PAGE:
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Performance Tips

  1. Minnesota All-State Audition - Example and Tips - Video

    I've been asked to do a new project this year. Brian C. Wilson of iplayeuphonium.com is working to obtain recorded examples of the all-state audition pieces for all 50 U.S. states. I am doing the example for Minnesota.

    In this state a composer writes a special etude each year, which is one way to make sure there is an even playing field (i.e. the chosen piece is not one that anyone happened to have played in a lesson last year or something). Composer Timothy Mahr includes quite a lot ...
  2. Memorizing and Sight Reading

    I would like to memorize more often than I do. Playing without music, once you get to the point where you really have it memorized, frees you in several ways. But it takes time to get to that "safe" point.

    When you are looking at the music stand you are somewhat "locked" in position. That could actually be an advantage in a recording session if there is a mic on your bell, but for a live audience it limits your freedom to move along with your musical expression. You may also find that
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  3. Video - I Know Why and So Do You - Euphonium and Piano

    I just uploaded a new euphonium/piano video to my YouTube channel. In this one we are playing a song that I heard in the movie "The Glenn Miller Story" called "I Know Why (and So Do You)." The series of videos I've been doing lately are partly intended to give players ideas about songs they can perform to help develop style. I've been choosing songs that don't require advanced technique or range, and as such they would be doable by anyone from high school on up. They would be a good way to help ...
  4. More on Playing in Church - New Video

    Here is a new video of me playing euphonium for a recent church service, with Sara Brunk, piano. This piece was the offertory: "You Raise Me Up" - words and music by Brendan Graham and Rolf Lovland.

    I have to confess that I came across this song accidentally. I heard the Irish Tenors (probably during PBS fund-raising) in concert, and Ronan Tynan sing a piece called "Grace." I was struck by the melody and wanted the music. The only way I could purchase it was within a book of Ronan Tynan ...
  5. So, Playing in Church Is Too Hard, You Say?

    For many years I have been advising euphonium players to connect with a local church and volunteer to perform euphonium solos now and then (plus play in a brass ensemble if they have one). This is a great way to gain experience and it's a nice contribution to the church. Euphonium is a great fit for a worship service!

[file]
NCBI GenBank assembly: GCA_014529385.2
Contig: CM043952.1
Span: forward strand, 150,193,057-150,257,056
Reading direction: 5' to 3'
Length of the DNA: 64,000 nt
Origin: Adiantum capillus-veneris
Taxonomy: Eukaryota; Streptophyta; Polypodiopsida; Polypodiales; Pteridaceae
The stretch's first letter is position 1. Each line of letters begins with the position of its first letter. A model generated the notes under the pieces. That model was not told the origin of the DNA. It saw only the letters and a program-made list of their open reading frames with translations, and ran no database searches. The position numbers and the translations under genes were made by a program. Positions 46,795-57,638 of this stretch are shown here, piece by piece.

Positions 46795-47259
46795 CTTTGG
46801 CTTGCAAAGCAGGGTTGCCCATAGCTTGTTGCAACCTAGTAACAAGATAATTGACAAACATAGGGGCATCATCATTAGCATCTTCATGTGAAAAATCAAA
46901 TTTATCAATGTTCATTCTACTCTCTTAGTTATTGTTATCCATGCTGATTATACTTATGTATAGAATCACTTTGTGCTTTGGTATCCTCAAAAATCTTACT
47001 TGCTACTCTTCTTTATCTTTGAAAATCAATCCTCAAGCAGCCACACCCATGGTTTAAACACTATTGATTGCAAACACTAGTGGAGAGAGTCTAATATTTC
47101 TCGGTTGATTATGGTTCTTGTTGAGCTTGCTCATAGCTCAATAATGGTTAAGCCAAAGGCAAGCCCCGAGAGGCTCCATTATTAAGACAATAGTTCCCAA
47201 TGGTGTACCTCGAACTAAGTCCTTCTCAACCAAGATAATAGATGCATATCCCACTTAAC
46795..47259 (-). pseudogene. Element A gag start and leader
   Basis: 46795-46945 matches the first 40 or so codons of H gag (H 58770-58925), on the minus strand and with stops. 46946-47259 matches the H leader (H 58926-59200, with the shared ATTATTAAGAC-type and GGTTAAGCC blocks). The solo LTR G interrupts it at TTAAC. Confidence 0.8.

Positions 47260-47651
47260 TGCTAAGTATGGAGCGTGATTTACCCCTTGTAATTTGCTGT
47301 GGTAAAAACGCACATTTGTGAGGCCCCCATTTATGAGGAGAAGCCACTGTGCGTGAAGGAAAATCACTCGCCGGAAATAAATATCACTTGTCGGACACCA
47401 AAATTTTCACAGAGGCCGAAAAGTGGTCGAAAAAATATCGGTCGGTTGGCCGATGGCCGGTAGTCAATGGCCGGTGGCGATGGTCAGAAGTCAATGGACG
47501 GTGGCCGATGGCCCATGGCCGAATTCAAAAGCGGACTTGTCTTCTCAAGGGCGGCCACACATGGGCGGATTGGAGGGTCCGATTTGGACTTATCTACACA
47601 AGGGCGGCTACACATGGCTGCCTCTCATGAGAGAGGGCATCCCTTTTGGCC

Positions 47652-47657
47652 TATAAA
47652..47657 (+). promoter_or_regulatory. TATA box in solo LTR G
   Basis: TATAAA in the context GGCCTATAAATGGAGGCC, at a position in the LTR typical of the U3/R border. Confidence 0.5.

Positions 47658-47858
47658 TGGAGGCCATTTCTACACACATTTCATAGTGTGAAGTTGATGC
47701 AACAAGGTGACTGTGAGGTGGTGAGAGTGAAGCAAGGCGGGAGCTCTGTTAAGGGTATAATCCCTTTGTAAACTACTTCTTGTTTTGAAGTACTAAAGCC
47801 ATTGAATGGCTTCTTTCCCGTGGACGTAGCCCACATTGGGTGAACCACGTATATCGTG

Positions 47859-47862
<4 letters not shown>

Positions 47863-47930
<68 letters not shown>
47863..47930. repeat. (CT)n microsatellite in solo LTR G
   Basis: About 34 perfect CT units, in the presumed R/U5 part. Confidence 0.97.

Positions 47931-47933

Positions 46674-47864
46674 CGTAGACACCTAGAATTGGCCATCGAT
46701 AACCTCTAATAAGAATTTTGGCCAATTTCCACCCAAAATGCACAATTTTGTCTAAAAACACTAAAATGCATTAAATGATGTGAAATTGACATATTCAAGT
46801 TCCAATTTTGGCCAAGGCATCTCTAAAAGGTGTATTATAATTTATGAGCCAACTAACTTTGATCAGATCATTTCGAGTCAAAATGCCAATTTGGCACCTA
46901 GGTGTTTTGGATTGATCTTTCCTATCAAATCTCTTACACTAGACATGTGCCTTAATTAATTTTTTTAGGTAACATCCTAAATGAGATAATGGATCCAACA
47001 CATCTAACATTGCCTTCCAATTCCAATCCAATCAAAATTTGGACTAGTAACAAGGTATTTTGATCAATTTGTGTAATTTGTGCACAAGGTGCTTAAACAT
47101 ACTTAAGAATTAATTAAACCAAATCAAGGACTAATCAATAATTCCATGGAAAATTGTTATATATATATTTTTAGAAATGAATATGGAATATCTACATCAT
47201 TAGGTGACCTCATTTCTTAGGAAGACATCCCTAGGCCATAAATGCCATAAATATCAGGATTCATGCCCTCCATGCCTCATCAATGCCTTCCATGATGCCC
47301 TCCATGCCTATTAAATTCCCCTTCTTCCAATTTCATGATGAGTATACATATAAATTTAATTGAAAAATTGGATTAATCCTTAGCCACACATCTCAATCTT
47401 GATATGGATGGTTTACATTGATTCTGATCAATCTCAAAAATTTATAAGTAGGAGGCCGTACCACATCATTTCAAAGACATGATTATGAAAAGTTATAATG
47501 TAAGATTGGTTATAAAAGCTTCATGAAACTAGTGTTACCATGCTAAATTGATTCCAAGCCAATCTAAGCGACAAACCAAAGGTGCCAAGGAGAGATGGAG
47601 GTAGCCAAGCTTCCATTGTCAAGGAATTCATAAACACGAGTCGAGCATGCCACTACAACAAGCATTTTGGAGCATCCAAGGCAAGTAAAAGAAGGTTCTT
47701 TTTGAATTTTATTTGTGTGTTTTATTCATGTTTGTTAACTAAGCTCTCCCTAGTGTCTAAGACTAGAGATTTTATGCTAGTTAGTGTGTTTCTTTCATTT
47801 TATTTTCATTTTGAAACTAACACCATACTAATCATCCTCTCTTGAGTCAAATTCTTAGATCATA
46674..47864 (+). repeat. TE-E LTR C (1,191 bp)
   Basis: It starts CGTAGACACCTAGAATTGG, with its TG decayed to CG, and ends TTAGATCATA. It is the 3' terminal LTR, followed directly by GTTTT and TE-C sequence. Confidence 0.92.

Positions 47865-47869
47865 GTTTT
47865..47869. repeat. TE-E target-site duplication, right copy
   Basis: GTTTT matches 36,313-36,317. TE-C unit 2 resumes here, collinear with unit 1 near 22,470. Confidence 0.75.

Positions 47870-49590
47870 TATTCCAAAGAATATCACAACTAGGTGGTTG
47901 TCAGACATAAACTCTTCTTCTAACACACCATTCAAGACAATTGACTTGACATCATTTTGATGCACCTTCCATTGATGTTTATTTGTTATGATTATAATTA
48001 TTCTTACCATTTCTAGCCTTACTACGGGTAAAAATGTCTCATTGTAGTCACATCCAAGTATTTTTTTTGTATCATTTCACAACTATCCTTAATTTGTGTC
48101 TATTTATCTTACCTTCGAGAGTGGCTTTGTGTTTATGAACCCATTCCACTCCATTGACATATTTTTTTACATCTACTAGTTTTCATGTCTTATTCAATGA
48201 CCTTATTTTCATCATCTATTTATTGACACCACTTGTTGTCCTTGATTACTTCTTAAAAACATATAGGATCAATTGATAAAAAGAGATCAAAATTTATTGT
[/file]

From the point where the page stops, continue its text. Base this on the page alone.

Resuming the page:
Some of you who are not associated with a church may find it uncomfortable to approach them. Don't worry - in most cases they will be glad to hear from you! "But," I hear ...
  6. Learning from Others - Comparisons

    I was browsing some of the videos on my Euphonium Videos page, and found an interesting contrast between performances of the same music by Lyndon Baglin, Adam Frey, and Steven Mead.

    Lyndon performs in a very traditional British style. Steven also shows a British style, but sounds quite different. And Adam plays with a mostly-American style, although one can hear the British influence in his sound. Because they are all playing the same arrangement (mostly), it is a great opportunity ...
  7. False Tones in the Low Register

    We all know how brass instruments work, right? Without using any valves, our instruments are like a Boy Scout bugle - there are a bunch of relatively fixed notes available over the range of the horn (the partial series). We can bend each one a little flatter or sharper to match pitch with other players on the same note, but most of us can't bend as much as a half step dependably.

    While I was in high school I discovered an exception to that limitation. I learned that I could start on ...
  8. When Is a Breath Mark Not a Breath Mark?

    Sheet music is a symbolic language. If you're reading this I assume you are a musician, so therefore you know that when you see a solid black oval notehead with a straight line sticking up or down, that is a quarter note. You also know it is equivalent to two eight notes. That's a mathematical relationship that is fairly basic to music. Other notations are also clear. We see the # sign and know that it can change the pitch of a note (unless it is a courtesy reminder of what the note should be in ...
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